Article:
Last evening I had a close call. It could happen to anyone.
As an example, while making a left hand turn, a driver doesn’t notice you and travels too fast. This happened to me. There is also the possibility that I was a little bit off my timing. Left hand turns can be tricky. Nevertheless, we came close to a crash, less than a half km from home – not more than 6 inches apart by the time we ground to a halt. We looked at each other through our windows and for a moment time stopped. She backed up so I could carry on through the intersection. We all knew how close we had come.
But the “hole in the net” was there and we slipped through. Nothing happened.
How often does nothing happen to you? Everyday there are people getting the dreaded phone calls, the accidents, the firings, the rejections. But maybe, not you, at this moment.
Remember during 9/11 when we heard all the stories of people who were saved because: their bus was late; an appointment got cancelled; the car broke down or someone got the flu. It is not unusual in our day to day lives, to experience near misses that save our lives or get the early diagnosis that improves our health outcomes or perhaps the chance encounters that change things for the better.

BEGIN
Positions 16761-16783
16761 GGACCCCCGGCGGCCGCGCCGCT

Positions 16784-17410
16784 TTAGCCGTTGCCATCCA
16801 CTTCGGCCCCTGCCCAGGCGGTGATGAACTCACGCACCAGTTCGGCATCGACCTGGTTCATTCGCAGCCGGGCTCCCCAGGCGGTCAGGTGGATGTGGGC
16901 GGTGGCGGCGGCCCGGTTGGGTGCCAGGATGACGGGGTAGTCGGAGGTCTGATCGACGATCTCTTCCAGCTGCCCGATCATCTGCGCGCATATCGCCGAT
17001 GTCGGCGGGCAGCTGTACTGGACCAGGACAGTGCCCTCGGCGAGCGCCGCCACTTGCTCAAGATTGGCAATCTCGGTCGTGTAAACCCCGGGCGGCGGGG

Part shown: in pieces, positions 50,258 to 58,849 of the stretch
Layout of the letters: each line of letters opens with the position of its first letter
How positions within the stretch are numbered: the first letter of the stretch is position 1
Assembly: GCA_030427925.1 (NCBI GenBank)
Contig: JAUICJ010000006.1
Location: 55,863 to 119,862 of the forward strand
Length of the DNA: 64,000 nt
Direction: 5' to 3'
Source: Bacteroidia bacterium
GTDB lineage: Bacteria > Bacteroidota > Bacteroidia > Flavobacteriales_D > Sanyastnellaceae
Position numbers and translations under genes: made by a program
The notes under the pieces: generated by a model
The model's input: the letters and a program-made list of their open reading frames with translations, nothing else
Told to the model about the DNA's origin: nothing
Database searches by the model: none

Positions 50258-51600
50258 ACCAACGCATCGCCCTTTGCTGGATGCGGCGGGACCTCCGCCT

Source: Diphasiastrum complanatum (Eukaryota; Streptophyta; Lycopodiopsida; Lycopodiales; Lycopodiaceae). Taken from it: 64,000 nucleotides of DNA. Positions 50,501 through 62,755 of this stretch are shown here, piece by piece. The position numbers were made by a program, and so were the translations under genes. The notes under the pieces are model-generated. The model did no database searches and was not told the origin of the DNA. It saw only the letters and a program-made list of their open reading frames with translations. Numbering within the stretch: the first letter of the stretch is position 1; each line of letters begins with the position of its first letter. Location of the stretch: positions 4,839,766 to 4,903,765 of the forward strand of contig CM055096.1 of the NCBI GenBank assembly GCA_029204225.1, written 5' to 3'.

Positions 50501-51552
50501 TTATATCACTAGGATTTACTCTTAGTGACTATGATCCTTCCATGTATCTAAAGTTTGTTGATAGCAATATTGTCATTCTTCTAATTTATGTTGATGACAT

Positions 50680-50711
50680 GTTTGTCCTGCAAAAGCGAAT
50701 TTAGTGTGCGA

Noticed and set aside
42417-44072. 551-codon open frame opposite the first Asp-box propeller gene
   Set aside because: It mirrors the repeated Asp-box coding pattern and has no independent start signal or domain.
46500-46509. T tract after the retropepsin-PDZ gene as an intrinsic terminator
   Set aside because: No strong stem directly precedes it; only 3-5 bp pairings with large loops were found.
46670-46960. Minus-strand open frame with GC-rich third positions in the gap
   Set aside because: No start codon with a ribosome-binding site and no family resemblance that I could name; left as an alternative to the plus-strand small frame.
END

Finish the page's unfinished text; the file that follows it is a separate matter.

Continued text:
When I attended an International Morita Therapy Conference at UBC, in Vancouver, I was struck by the advice one of the Morita Psychiatrists gave in his presentation. He suggested that we take a few minutes everyday to take stock of “what didn’t happen.” I wasn’t in an accident; I caught the pot before it boiled dry; I remembered my passport while I was still in the driveway. How fortunate are those near misses – the ones when nothing happens.
Could Have (an excerpt)
It could have happened.
It had to happen.
It happened earlier. Later.
Nearer. Farther off.
It happened, but not to you.
You were saved because you were the first.
You were saved because you were the last.
Alone. With others.
On the right. The left.
Because it was raining. Because of the shade.
Because the day was sunny.
You were in luck — there was a forest.
You were in luck — there were no trees.
You were in luck — a rake, a hook, a beam, a brake,
A jamb, a turn, a quarter-inch, an instant . .
So you are here? Still dizzy from
another dodge, close shave, reprieve?
One hole in the net and you slipped through?
I couldn’t be more shocked or
Written by Nobel Laureate Wislawa Symborska, trans. Stanislaw
Baranczak and Clare Cavanagh (New York: Harcourt, Brace, 1996)
Note 1:) October has arrived and I hope to make the most of it. By that, I mean, notice the changing colour of the leaves. It seems simple to say but it is much harder to do. I don’t want to “miss” a single day this autumn. Taking time to notice.
Note 2:) Please don’t hesitate to be in touch, if you have questions or suggestions.
Note 3:) Thank you for coming by every Wednesday. With appreciation, Trudy